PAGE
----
'As our habits evolve, it won't be home schooling as we've known it, but it won't be brick-and-mortar schooling, either. I call it "roam schooling." Imagine that your high-school junior spends half of every day at the brick-and-mortar school up the street. Two afternoons a week, he logs into an art-history seminar being taught by a grad student in Paris. He takes computer animation classes at the local college, sings in the church choir and dives at the community pool. He studies Web design on YouTube. He and three classmates see a tutor at the public library who preps them for AP Chemistry. He practices Spanish on Skype and takes cooking lessons at a nearby restaurant every Saturday morning. Is this home schooling or regular school? Who cares? He's learning.'
As presaged by the title, her writing is quite irreverent, punchy, and witty yet well researched and highly informative. With her development of the concept of Roam Schooling, she helps me better understand my own family's efforts to integrate the strongest and avoid the weakest aspects of home, online, public, and private schooling for both of our boys. In the end, our educational result looks more like a smorgasbord of all of the options rather than an exclusive commitment to any one of them, with each boy getting a remarkably different balance of all four as has suited their developmental needs and personal interests.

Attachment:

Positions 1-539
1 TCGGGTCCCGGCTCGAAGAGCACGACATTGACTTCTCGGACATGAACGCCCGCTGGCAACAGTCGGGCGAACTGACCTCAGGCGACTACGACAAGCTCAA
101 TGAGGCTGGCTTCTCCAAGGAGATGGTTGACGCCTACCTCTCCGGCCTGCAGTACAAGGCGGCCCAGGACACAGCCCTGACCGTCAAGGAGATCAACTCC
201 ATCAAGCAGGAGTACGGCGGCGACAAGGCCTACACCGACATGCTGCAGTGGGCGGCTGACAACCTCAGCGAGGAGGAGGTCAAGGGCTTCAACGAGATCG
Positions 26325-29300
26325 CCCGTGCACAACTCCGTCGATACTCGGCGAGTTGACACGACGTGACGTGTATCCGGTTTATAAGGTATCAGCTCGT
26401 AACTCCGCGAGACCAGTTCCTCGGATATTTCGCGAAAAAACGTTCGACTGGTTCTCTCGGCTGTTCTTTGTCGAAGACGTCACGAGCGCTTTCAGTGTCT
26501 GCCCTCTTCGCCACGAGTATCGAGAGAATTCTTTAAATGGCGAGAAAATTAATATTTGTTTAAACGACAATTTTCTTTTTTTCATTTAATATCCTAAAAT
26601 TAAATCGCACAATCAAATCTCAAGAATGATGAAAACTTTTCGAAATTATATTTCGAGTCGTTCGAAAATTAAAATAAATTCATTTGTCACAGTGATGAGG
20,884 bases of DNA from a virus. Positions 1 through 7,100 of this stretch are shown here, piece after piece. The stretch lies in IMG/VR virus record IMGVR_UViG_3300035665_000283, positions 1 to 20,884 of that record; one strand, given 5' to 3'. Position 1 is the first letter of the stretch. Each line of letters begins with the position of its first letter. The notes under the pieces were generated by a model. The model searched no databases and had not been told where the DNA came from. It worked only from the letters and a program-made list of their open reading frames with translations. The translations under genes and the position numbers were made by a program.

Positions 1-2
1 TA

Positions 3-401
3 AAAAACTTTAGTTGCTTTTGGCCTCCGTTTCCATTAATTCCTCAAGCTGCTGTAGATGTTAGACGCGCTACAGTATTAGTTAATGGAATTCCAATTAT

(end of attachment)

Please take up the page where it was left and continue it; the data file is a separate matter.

Perhaps now we learn just like we eat, sometimes we cook at home with a treasured family recipe (teaching at home with our own curriculum), sometimes we throw a frozen dinner in the microwave (teaching at home with stock curricular materials), sometimes we gather with others for a potluck (parkdays, field trips, book clubs, and homeschool classes), sometimes we download a unique recipe from our favorite cooking site or order food for delivery (online classes), sometimes we enjoy the economies of scale at an inexpensive cafeteria (public or hybrid public programs), sometimes we dine with those who share our chosen faith (faith based teaching), and sometimes we enjoy the atmosphere and flavors of a distinctive private restaurant (independent private schools). Taste a full array of educational options well spiced with Cummings' humor and enjoy!